British Open Preview
Continued (page 5 of 5)
He played well in 1978, leading by two strokes until he hit into the hotel and took a double-bogey 6 on the 17th in the second round, finishing the tournament T-17. In 1984, during practice rounds, his friend Fernandez encouraged Ballesteros to take the club a bit more on the inside to counteract a tendency to let his right elbow wander too far from his body. "Chino give me a little tip on my swing," he says, "and I stick to that and each day played better and better."
He started the final round two shots behind Watson and Ian Baker-Finch, who were paired in the last group.
"Watson was the best player in the world at that moment," Ballesteros says, "and he was trying to tie the record of Harry Vardon: six British Opens. He was under a lot of pressure also. We were not close, but champions in the same category never are close. You never see both go outside for dinner. Never. That's not because it is personal. The competition carries on, not just on the golf course, but off the golf course also. It was that way for me and Watson."
In the last round, "I played very steady," Ballesteros recalls. "I didn't do anything spectacular, but I played very steady and very solid, especially on the back nine. I birdied 14, then a fantastic par on 17, where I put my 6-iron on the middle of the green from the rough on the left side. That second shot was like a tunnel, you know."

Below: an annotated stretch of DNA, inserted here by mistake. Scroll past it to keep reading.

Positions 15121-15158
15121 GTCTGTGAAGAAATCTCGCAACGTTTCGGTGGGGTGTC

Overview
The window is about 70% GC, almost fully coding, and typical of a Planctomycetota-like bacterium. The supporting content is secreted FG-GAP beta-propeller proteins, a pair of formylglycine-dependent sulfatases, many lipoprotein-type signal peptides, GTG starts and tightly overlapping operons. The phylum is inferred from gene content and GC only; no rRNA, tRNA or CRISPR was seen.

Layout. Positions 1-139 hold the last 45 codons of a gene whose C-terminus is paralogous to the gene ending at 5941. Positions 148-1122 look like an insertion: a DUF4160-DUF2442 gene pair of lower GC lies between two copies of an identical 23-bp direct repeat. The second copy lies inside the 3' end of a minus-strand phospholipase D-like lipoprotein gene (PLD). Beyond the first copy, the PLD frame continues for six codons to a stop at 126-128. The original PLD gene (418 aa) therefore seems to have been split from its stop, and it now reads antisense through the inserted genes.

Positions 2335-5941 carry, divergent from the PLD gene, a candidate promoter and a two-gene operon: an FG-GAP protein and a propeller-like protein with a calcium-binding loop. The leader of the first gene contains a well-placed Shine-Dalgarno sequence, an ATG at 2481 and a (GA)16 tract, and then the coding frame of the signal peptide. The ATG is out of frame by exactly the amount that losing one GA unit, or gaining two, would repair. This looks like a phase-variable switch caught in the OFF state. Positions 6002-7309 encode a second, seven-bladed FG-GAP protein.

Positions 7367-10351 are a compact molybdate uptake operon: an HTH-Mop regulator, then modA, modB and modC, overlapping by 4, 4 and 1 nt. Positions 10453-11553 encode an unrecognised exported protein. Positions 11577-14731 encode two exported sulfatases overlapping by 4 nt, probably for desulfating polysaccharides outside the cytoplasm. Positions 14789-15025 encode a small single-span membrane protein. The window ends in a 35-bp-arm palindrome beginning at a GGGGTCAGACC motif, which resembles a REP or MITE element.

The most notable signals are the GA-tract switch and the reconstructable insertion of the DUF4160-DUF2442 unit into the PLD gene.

On the 18th, Ballesteros hit a conservative 3-wood off the tee and then a wedge into the green.
"The putt, breaking six inches, I hit it well," he says. "As the ball was approaching the hole, I was more and more hoping, and it dropped in. I think with my interior energy, I put it inside myself. I think so. That was the greatest moment of my career."
He has been back to the hallowed ground to play three British Opens since then, but never with so much anticipation. When Bobby Jones returned to St. Andrews for the last time in 1958, he was suffering from a crippling disease of the spinal cord. After Jones was honored during the Freedom of the City and Royal Burgh of St. Andrew ceremony, a filled auditorium began singing an old Scottish song, "Will Ye No' Come Back Again?"
"It had all the strange, wild, emotional force of the skirl of a bagpipe," wrote Herbert Warren Wind. "Hardly a word was said as the people filed from the hall, and for many minutes afterward it was impossible for anyone to speak."
When asked what he will feel when he is announced on the first tee, it is Ballesteros -- his face scrunching but his gaze steady -- who cannot speak.
He doesn't have to. It will definitely be a moment.